The cultural development is divided into three distinct periods: precolumbian, colonial, and republican. Important archaeological ruins, gold and silver ornaments, stone monuments, ceramics, and weavings remain from several important pre-Columbian cultures. Major ruins include Tiwanaku, El Fuerte de Samaipata, Inkallaqta and Iskanawaya. The country abounds in other sites that are difficult to reach and have seen little archaeological exploration.
The Spanish brought their own tradition of religious art which, in the hands of local native and mestizo builders and artisans, developed into a rich and distinctive style of architecture, painting, and sculpture known as “Mestizo Baroque”. The colonial period produced not only the paintings of Pérez de Holguín, Flores, Bitti, and others but also the works of skilled but unknown stonecutters, woodcarvers, goldsmiths, and silversmiths. An important body of Native Baroque religious music of the colonial period was recovered and has been performed internationally to wide acclaim since 1994.
Bolivia has a rich folklore. Its regional folk music is distinctive and varied. The “devil dances” at the annual carnival of Oruro are one of the great folkloric events of South America, as is the lesser known carnival at Tarabuco.
Bolivia has public and private universities. Among them: Universidad Mayor, Real y Pontificia de San Francisco Xavier de Chuquisaca USFX – Sucre, founded in 1624; Universidad Mayor de San Andrés UMSA – La Paz, founded in 1830; Universidad Mayor de San Simon UMSS – Cochabamba, founded in 1832; Universidad Autónoma Gabriel René Moreno UAGRM – Santa Cruz de la Sierra, founded in 1880; Universidad Técnica de Oruro UTO – Oruro, founded in 1892; and Universidad Autónoma Tomás Frías UATF – Potosi, founded in 1892.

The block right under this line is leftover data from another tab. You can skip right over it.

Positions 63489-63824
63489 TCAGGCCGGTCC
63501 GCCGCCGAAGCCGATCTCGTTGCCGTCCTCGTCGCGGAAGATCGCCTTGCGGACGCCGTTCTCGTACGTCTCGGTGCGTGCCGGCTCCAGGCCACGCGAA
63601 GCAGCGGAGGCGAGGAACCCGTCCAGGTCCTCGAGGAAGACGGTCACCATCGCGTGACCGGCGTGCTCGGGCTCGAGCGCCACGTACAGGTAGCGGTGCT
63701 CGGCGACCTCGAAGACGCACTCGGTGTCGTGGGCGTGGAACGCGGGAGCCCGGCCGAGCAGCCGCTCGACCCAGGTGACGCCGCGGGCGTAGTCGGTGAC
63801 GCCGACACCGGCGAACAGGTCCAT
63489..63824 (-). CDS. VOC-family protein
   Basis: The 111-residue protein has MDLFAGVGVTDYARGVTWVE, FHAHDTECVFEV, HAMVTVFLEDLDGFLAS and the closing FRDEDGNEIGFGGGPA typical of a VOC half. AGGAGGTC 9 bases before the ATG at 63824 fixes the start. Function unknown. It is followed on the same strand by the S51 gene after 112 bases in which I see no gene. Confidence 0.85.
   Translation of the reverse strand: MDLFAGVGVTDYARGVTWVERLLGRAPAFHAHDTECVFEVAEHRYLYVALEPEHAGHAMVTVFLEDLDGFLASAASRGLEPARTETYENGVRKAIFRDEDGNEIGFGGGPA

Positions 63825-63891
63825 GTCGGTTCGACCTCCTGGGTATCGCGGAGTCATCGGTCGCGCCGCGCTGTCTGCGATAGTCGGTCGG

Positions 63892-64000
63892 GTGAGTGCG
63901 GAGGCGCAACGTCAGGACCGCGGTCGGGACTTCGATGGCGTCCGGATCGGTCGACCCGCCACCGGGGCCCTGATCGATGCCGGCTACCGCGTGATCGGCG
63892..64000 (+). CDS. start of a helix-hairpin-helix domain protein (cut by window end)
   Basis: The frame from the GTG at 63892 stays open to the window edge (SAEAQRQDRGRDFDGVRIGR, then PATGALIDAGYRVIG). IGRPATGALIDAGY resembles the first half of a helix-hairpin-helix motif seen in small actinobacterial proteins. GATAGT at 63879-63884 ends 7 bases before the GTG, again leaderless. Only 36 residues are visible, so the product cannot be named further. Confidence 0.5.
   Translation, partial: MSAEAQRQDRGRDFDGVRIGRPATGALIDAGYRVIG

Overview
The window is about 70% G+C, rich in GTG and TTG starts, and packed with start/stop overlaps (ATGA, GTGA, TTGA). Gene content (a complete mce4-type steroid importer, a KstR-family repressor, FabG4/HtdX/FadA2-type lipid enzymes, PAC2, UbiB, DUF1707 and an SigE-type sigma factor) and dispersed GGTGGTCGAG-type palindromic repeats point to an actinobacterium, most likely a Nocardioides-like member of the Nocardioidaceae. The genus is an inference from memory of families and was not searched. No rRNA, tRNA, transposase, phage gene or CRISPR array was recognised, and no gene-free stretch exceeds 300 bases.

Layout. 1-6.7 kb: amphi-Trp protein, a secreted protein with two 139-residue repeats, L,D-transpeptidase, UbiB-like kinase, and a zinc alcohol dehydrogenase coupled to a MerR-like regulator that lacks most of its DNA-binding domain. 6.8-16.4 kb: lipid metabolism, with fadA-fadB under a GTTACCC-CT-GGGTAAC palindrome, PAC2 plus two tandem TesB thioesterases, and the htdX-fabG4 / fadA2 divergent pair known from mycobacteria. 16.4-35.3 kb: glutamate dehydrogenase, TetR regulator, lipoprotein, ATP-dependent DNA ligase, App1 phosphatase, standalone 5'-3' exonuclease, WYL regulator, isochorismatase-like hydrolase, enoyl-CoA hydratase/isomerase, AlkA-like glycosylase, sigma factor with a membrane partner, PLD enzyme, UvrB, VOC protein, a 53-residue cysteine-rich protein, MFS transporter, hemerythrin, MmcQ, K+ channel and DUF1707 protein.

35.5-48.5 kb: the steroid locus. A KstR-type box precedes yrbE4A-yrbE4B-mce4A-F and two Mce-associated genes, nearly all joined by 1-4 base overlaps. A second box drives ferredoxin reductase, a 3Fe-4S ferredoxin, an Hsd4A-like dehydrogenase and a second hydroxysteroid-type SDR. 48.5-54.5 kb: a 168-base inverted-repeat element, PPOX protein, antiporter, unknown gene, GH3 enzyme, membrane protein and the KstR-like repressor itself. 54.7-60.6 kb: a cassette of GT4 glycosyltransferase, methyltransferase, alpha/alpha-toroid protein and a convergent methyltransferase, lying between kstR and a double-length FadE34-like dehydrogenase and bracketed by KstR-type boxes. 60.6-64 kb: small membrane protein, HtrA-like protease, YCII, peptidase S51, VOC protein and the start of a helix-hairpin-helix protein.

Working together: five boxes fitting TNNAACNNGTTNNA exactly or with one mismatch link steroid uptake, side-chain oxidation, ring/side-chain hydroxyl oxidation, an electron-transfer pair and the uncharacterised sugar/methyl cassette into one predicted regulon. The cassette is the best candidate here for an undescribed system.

In 2017, Bolivia is the first country in South America in terms of funds dedicated to public education and is the second in Latin America, after Cuba.
Based on 2013 The World Factbook estimates, Bolivia is ranked 161st in life expectancy with a number of 68.2 years. Life expectancy for men is 65.4 and for women is 71.1. A study by the United Nations Development Programme and United Nations International Emergency Children’s Fund reported over 230 babies died per day in Bolivia through lack of proper care. The majority of the population has no health insurance or access to healthcare. Demographic and Health Surveys has completed five surveys in Bolivia since 1989 on a wide range of topics.
Between 2006 and 2016, extreme poverty in Bolivia fell from 38.2% to 16.8%. Chronic malnutrition in children under five years of age also went down by 14% and the child mortality rate was reduced by more than 50%, according to World Health Organization.